HEALTH

New features added to Flu.gov

BY DSN STAFF

NEW YORK No matter how this season breaks out — in terms of numbers of people who become sick with the cold or flu, or in terms of how severe their symptoms may be — there is one sure thing: People know about the flu vaccine. And through this government Web site, they can find out where to get that vaccine if they are so inclined.

 

Those sites at this early stage, if they are even listed, are mostly hospitals and healthcare departments, and inoculations are being offered only to those people on the CDC’s high-risk group (healthcare professionals, pregnant women, caregivers of young children and people with a chronic upper-respiratory condition).

 

 

But given the need to inoculate a significant portion of the population in an effort to reach “herd immunity,” the pharmacies and retail clinics that many people already go to for their seasonal flu vaccine are expected to play a role.

 

 

And that means those pharmacies and clinics likely will be listed as a “where-to-go” on the flu.gov Web site.

 

 

Also on the site — recommendations to get almost germophobic about washing hands, and if not with soap and water, then with an alcohol-based hand sanitizer; and recommendations around wearing N95 facemasks if you become a caregiver for someone who has the flu — both products, of course, currently in wide supply at the pharmacy.

 

 

Also in wide supply at the pharmacy — cold-and-flu symptom relievers and fever reducers. According to one company that tracks the sale of cough-cold medicines, sales of some of those medicines already are up more than 90%. And the season has yet to really start.

 

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New research finds link between antioxidants, increased diabetes risk

BY Michael Johnsen

ST. LOUIS A new report in the Oct. 7 issue of Cell Metabolism, a Cell Press publication, found that low levels of free radicals – which commonly are perceived as damaging to a body and the reason behind the consumption of antioxidant vitamins – might actually prevent diabetes by improving the ability to respond to insulin signals.

“Our studies indicate that ‘physiological’ low levels of [free radicals] may promote the insulin response and attenuate insulin resistance early in the progression of Type 2 diabetes, prior to overt obesity and hyperglycemia,” stated Tony Tiganis of Monash University in Australia.

Tiganis said whether antioxidants ultimately are good for people probably will depend on their state of health or disease. “In the case of early Type 2 diabetes and the development of insulin resistance, our studies suggest that antioxidants would be bad for you,” he said.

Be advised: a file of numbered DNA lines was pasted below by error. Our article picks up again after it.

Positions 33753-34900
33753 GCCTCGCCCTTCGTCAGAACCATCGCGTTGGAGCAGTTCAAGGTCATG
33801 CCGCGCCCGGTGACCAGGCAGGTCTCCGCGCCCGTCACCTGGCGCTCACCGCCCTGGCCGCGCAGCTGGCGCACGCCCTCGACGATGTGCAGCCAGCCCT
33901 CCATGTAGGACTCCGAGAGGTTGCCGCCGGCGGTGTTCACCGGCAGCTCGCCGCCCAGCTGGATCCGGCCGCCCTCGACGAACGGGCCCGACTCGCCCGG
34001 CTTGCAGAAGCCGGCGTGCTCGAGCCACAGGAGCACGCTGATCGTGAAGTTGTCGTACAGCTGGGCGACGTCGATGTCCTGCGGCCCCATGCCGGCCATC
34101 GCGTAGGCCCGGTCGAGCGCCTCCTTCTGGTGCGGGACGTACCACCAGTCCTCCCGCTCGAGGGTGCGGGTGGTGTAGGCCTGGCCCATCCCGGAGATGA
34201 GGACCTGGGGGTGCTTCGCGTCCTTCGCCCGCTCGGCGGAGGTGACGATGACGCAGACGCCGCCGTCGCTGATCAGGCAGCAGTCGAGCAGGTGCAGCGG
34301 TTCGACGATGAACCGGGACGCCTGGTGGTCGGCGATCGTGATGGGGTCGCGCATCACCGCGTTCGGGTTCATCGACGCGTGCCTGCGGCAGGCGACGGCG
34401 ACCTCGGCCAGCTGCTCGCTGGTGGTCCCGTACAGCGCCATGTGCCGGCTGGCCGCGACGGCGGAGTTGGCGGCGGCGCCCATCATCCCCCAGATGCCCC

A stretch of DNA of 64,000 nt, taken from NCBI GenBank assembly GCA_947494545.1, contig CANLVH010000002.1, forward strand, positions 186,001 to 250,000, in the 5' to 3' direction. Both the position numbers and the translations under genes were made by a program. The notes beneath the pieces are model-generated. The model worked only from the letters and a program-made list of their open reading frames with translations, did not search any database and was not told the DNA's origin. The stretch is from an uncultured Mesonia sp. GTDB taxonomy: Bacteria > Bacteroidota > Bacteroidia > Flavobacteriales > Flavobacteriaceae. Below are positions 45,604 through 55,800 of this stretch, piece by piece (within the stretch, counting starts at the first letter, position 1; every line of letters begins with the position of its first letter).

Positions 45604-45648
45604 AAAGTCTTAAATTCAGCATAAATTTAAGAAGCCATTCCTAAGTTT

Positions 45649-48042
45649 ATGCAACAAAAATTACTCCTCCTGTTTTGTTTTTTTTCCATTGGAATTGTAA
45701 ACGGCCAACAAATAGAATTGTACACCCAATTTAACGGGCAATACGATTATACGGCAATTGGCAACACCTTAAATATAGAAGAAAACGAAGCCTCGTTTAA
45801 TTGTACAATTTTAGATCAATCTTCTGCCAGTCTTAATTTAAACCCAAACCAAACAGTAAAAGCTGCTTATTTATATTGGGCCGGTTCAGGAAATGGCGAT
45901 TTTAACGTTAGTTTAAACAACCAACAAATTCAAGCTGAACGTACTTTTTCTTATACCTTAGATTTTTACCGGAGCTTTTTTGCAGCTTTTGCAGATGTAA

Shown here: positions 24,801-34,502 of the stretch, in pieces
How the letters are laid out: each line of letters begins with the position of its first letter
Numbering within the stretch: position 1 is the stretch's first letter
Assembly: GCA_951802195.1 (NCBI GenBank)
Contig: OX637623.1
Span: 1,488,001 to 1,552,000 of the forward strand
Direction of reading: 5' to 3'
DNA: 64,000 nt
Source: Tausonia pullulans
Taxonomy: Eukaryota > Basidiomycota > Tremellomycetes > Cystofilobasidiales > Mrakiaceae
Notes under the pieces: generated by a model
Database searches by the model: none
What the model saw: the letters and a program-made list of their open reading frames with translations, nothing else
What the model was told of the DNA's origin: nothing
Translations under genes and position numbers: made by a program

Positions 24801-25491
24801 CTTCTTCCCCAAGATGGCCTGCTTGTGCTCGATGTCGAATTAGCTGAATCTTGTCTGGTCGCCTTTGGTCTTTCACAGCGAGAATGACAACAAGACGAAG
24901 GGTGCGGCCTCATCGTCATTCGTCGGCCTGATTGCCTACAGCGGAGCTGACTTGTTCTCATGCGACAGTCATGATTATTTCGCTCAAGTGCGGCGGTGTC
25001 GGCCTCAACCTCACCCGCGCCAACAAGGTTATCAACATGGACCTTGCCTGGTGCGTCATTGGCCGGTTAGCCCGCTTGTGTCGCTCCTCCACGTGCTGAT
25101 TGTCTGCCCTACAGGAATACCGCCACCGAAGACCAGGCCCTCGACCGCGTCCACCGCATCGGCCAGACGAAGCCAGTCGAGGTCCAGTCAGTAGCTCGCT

Under some conditions, treatments designed to selectively increase ROS in muscle – if they can be devised – might even help, he said.

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Florastor products to be sold at CVS/pharmacy

BY Michael Johnsen

SAN BRUNO, Calif. As part of its continued expansion throughout the U.S. retail market, Biocodex, the U.S. distributor of Florastor and Florastor Kids, has secured distribution through CVS/pharmacy beginning this month, the company announced. Florastor will be placed on-shelf in the stomach/digestives aisle, while Florastor Kids will be available upon request behind the counter.

According to Dan Harper, director of sales for Biocodex, the stomach/digestives aisle is the most appropriate spot for this product – in the company of popular anti-diarrheal remedies.

“While Florastor is technically a dietary supplement, it is used successfully by many to manage digestive ailments and diarrhea, so it makes sense for it to be available in the section where the consumer will be looking for those types of items,” Harper said.

“When Florastor was first introduced to Americans, the idea of probiotics was not well understood by mainstream consumers or even traditional medical practitioners,” stated Marc Rohman, U.S. VP and GM of Biocodex. “However, as Americans are becoming increasingly aware of the benefits of probiotics, particularly yeast-based probiotics such as Florastor, expanding distribution into the chain stores was the next logical step to meet the demand we’re seeing.”

According to Rohman, sales of Florastor have grown annually, even without widespread on-shelf availability, as a result of increased pharmacist and consumer awareness of the probiotic category, word-of-mouth and physician recommendations.

The latest chain shelf space acquisitions are the result of Biocodex’s work with Morgan & Sampson USA, with which Biocodex teamed to help manage its growth and distribution within the U.S. retail trade.

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